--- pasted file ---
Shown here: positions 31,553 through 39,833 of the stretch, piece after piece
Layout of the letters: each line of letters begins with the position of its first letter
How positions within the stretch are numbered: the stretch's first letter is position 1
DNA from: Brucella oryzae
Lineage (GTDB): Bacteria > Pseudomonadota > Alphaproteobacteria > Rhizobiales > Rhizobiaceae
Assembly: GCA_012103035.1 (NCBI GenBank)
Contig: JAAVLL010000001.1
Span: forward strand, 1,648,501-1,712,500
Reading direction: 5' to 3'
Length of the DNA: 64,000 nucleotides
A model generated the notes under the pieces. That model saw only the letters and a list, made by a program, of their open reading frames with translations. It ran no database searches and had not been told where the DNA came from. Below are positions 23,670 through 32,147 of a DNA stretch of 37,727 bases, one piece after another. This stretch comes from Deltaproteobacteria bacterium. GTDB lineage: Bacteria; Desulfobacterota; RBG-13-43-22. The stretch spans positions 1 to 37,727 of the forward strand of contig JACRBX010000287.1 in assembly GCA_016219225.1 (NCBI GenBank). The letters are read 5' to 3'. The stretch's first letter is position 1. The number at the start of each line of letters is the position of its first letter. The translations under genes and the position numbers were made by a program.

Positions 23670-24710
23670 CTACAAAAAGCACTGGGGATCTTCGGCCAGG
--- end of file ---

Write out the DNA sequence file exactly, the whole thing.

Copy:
Shown here: positions 31,553 through 39,833 of the stretch, piece after piece
Layout of the letters: each line of letters begins with the position of its first letter
How positions within the stretch are numbered: the stretch's first letter is position 1
DNA from: Brucella oryzae
Lineage (GTDB): Bacteria > Pseudomonadota > Alphaproteobacteria > Rhizobiales > Rhizobiaceae
Assembly: GCA_012103035.1 (NCBI GenBank)
Contig: JAAVLL010000001.1
Span: forward strand, 1,648,501-1,712,500
Reading direction: 5' to 3'
Length of the DNA: 64,000 nucleotides
A model generated the notes under the pieces. That model saw only the letters and a list, made by a program, of their open reading frames with translations. It ran no database searches and had not been told where the DNA came from. Below are positions 23,670 through 32,147 of a DNA stretch of 37,727 bases, one piece after another. This stretch comes from Deltaproteobacteria bacterium. GTDB lineage: Bacteria; Desulfobacterota; RBG-13-43-22. The stretch spans positions 1 to 37,727 of the forward strand of contig JACRBX010000287.1 in assembly GCA_016219225.1 (NCBI GenBank). The letters are read 5' to 3'. The stretch's first letter is position 1. The number at the start of each line of letters is the position of its first letter. The translations under genes and the position numbers were made by a program.

Positions 23670-24710
23670 CTACAAAAAGCACTGGGGATCTTCGGCCAGG